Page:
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wine with question markIn my recent post on the nature of wine appreciation, I argued that to appreciate a wine is to respond appropriately to it. For appreciation,it is not sufficient to identify features of the wine. One must respond to those features by becoming aware of their significance. I then listed four ways of responding appropriately—via perception, cognition, emotion or desire.

However, I should probably say something about what a inappropriate response would be. These would be examples in which an appropriate response is blocked by errors of judgment. Thus, part of appreciation is responding to a wine for the right reasons.

Some inappropriate responses are rather obvious although common. If one’s response to a wine is solely based on its price, snob appeal or marketing materials rather than the wine itself, then these responses are inappropriate. One’s focus on the wine is impeded by failing  to properly judge what is relevant.

If your appreciation of a wine is based solely on the fact it reminds you of long lost weekends at the beach then your focus is on your own responses rather than features of the wine–again, a misjudgment about relevance.

Failure to consider the type of wine you’re drinking or facts about the origin of a wine is also inappropriate. Treating the daily porch pounder as if it were a work of art, or vice versa, is inappropriate as is complaining that a rosé lacks tannins or a German Auslese is sweet. Both are intended to be that way. Complaining that Amarone is high in alcohol without noting whether the alcohol is well handled or not is inappropriate. Because of the way it is made, Amarone will always be relatively high in alcohol. What matters is whether the alcohol is too obvious.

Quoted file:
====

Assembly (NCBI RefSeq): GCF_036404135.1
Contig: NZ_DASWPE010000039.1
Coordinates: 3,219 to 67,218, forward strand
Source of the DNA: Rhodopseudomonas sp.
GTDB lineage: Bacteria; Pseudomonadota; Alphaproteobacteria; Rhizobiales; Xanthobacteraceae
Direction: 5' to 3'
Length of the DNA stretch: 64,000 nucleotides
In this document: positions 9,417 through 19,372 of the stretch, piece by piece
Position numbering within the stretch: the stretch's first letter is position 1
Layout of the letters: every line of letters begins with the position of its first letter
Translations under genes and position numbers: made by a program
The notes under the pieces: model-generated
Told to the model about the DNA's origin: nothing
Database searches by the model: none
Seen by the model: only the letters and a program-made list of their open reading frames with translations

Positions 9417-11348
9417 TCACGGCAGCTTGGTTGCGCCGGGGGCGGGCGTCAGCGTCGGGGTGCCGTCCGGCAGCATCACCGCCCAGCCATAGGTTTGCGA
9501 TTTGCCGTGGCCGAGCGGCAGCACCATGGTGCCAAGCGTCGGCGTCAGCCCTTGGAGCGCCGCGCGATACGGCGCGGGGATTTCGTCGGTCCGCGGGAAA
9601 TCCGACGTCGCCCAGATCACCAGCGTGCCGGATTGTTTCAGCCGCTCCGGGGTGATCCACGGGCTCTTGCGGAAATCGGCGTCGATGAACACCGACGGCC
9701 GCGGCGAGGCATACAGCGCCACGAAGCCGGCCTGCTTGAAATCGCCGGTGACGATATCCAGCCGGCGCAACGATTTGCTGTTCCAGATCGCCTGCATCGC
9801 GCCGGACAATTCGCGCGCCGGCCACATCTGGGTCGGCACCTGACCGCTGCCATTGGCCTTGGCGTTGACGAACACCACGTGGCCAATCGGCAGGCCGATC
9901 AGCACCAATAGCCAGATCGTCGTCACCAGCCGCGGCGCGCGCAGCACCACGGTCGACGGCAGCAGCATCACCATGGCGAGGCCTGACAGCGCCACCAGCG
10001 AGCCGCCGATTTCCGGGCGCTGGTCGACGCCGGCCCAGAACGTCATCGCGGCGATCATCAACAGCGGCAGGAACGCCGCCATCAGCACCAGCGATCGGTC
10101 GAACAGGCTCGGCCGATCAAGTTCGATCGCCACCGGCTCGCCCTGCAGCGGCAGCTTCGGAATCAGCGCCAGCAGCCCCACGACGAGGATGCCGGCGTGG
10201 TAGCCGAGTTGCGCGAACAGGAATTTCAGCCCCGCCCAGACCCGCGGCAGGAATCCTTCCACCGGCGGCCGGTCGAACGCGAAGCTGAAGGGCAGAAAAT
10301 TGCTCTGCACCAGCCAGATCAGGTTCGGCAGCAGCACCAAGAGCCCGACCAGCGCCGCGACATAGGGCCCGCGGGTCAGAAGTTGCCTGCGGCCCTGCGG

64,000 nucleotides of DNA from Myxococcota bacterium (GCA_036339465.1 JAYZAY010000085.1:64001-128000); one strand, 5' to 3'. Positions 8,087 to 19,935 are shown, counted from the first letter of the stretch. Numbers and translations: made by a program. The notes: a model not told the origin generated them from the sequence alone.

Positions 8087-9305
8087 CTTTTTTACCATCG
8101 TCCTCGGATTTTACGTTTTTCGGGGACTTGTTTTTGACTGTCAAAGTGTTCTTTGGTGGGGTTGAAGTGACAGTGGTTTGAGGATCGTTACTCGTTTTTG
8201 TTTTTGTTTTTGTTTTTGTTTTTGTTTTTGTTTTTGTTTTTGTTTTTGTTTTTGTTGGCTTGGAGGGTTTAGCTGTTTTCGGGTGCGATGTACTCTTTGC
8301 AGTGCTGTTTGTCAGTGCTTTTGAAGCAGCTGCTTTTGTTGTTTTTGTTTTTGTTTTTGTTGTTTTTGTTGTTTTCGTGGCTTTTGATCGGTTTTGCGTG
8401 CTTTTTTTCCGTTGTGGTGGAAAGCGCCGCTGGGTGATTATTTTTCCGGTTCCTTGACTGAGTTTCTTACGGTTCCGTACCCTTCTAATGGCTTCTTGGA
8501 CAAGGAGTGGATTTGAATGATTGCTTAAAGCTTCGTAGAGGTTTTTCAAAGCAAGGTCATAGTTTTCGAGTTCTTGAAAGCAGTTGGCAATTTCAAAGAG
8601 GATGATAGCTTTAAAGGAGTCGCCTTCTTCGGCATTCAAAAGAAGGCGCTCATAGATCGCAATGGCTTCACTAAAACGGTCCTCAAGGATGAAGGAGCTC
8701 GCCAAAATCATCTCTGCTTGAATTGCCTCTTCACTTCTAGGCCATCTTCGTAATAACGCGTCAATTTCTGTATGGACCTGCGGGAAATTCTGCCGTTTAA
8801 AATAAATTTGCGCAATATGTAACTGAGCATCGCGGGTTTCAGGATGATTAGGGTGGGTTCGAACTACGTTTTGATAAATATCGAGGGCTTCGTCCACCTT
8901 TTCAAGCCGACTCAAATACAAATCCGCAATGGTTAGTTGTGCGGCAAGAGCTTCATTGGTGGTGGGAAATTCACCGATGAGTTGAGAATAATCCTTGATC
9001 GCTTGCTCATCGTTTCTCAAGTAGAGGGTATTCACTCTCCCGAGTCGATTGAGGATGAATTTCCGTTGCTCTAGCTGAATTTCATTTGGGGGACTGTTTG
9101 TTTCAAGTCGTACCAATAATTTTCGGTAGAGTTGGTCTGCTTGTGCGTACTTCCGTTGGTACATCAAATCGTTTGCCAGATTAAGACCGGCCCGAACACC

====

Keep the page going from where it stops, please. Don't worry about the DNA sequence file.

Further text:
These are all cognitive mistakes that inhibit appreciation of a wine. There are also failures of attention.

Because the aim of aesthetic attention is to experience as many aesthetically-relevant properties of a wine as possible, if our attention to a wine is so one-dimensional that it blocks our attention to other dimensions, our response is likely to be inappropriate. For instance, if we’re attracted only to the superficial, easily accessible aspects of a wine, its power, softness, alcohol content, or ability to refresh, without considering the full range of its properties you haven’t really appreciated the wine.

Although we often think of wine appreciation as primarily involving perception, reasoning correctly about a wine is also central to its appreciation.

Earlier posts in this series on wine appreciation are as follows.

Wine Criticism and Appreciation (Part 1 in a series)

A Definition of Wine Appreciation: The first condition (part 2 in a series)

How To Respond to a Wine: Part 3 of a series on Appreciation.